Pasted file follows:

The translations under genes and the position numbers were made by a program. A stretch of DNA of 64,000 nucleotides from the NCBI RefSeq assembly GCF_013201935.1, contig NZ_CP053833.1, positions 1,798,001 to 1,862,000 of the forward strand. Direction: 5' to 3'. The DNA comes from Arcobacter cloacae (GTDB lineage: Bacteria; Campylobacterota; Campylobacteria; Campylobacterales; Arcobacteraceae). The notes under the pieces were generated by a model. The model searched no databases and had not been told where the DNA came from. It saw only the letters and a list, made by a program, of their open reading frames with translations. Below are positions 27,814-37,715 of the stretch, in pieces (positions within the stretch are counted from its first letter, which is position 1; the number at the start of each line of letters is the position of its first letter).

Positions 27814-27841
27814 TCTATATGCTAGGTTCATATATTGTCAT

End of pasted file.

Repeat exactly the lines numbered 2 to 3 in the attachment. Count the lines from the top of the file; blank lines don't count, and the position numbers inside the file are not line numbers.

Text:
Positions 27814-27841
27814 TCTATATGCTAGGTTCATATATTGTCAT